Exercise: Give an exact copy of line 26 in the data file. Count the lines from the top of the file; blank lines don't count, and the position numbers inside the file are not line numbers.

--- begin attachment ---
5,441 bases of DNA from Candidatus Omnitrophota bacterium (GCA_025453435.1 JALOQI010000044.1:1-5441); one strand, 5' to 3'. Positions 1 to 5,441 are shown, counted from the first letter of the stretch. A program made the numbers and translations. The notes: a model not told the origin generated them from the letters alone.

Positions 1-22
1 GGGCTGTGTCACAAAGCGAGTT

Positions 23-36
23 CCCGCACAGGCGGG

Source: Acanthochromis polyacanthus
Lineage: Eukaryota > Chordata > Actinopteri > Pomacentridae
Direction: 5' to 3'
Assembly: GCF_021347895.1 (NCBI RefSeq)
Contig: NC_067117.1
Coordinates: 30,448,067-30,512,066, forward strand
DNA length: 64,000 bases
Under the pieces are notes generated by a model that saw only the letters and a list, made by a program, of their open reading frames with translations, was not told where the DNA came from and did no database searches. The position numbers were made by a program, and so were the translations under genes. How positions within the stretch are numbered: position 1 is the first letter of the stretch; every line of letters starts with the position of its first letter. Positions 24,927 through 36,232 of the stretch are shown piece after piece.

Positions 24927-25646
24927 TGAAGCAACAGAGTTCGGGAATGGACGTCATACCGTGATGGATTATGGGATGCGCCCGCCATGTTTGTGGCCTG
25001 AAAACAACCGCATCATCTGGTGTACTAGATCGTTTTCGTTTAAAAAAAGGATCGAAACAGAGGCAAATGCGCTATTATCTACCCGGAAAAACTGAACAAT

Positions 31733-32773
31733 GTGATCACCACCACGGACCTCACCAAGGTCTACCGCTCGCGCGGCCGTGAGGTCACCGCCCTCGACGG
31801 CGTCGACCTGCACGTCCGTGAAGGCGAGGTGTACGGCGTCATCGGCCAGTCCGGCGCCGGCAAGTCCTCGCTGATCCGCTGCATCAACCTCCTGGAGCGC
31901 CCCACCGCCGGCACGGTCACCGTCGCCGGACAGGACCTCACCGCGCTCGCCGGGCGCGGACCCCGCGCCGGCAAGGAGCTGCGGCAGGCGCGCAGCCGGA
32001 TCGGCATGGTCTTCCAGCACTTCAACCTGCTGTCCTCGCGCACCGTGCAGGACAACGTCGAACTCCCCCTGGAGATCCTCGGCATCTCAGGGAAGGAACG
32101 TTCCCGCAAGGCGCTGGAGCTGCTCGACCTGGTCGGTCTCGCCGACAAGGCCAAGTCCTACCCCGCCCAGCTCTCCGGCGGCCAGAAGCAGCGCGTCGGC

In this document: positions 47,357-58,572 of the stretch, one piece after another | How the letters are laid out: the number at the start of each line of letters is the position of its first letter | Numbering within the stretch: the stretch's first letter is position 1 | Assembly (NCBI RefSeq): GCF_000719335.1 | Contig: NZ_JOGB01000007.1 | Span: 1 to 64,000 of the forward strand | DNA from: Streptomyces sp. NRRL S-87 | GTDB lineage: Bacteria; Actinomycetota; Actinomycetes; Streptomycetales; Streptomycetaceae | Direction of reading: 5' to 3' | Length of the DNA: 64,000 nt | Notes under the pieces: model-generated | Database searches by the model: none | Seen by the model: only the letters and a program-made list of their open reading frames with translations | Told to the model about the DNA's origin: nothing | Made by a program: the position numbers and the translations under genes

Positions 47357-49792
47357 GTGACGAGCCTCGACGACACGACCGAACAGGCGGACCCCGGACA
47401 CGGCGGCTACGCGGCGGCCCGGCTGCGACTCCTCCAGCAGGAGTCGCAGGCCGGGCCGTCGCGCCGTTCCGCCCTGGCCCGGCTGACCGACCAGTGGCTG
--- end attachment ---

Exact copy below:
47401 CGGCGGCTACGCGGCGGCCCGGCTGCGACTCCTCCAGCAGGAGTCGCAGGCCGGGCCGTCGCGCCGTTCCGCCCTGGCCCGGCTGACCGACCAGTGGCTG